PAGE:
View synonyms
    1. 1.1 (of a crossword) having difficult clues which indicate the solutions indirectly.
      • ‘When was the last time you did a cryptic crossword or challenged yourself with a difficult puzzle to solve?’
      • ‘Filling in the various forms is a bit like filling in a cryptic crossword, except that the answers aren't published in the paper the next day.’
      • ‘This is a book where even the title sounds like a cryptic clue from an Irish Times crossword.’
      • ‘Conversations were like cryptic crossword clues.’
      • ‘It may sound like a simple solution to a cryptic clue but it's reality.’
      • ‘Anyone keen to learn the secrets of cryptic crosswords will find more than enough clues in this charming memoir, which traces Balfour's own growing fascination with puzzles.’
      • ‘It's like a cryptic crossword, you can look at a clue and not have the foggiest idea of what it is you're aiming for, but get a couple of the letters in place and something can jump out at you.’
      • ‘I'm a great fan of cryptic crosswords, even though they are tantalisingly difficult.’
      • ‘I hate cryptic crosswords, that doesn't tend to be how my intelligence can be applied.’
      • ‘And that brings us to that special breed of people but for whom the world would be quite clueless about crosswords, cryptic or simple.’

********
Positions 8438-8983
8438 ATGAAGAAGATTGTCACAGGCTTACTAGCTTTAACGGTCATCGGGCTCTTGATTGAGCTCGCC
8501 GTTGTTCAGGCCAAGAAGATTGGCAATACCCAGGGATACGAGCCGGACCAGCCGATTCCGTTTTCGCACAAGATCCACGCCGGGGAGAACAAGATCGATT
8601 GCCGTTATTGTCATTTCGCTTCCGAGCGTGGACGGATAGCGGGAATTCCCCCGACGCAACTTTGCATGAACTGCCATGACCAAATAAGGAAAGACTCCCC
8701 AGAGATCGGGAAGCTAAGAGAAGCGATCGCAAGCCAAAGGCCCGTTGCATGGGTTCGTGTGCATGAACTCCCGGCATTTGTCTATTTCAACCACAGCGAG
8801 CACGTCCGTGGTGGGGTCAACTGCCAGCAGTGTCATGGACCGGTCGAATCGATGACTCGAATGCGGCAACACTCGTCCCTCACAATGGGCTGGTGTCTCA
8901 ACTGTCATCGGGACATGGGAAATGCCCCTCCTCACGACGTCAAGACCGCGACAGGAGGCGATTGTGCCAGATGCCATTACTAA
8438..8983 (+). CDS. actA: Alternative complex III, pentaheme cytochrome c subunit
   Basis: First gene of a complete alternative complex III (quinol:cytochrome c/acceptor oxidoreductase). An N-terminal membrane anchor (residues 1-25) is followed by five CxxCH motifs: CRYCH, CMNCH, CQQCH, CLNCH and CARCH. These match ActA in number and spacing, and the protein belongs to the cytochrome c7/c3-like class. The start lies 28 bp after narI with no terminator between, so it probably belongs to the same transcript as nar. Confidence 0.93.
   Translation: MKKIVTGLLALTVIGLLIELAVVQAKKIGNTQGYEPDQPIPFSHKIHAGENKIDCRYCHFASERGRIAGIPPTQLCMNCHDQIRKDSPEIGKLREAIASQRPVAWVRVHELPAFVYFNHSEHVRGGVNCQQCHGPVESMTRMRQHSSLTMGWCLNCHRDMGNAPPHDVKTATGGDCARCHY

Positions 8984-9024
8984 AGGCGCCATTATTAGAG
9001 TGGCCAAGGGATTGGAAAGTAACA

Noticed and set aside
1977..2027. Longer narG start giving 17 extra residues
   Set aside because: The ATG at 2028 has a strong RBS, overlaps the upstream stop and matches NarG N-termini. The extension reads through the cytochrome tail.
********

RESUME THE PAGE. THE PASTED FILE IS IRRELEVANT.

• ‘Never trust a person who does cryptic crosswords’
      • ‘To some, modern poetry is like a cryptic crossword devised by second world war codebreakers.’
      • ‘It was his girlfriend who taught him to love cryptic crosswords, as they backpacked across Africa to a new life in London, and it's a passion that seems to have endured.’
      • ‘He left his cryptic crossword on the desk, with two clues still unanswered.’
      • ‘Though densely packed with official papers the narrative is never dull and for the specialist in constitutional niceties the challenge in reading is almost as subtle as a cryptic crossword.’
      • ‘A vexatious variant of the crossword is the cryptic crossword - just reading the clues to a cryptic crossword is enough to reduce whole swathes of the population to weeping and gibbering.’
  • 2Zoology
    (of coloration or markings) serving to camouflage an animal in its natural environment.

    • ‘Pelagic species appear to have converged on four major strategies for crypsis: transparency, mirroring, cryptic coloration, and counterillumination.’
    • ‘This shielding along with the cryptic coloration of the predator prevents the prey from becoming alarmed.’
    • ‘While males remain white, females molt into one of the most cryptic plumages known in birds.’
    • ‘A few species of accipitrids may use cryptic coloration to get close to their prey.’
    • ‘Female hummingbirds have more cryptic coloration than males, most likely so that they do not attract predators to the nest when incubating and feeding chicks.’

Origin

Early 17th century: from late Latin crypticus, from Greek kruptikos, from kruptos ‘hidden’. cryptic (sense 2) dates from the late 19th century.

Pronunciation

cryptic

/ˈkrɪptɪk//ˈkriptik/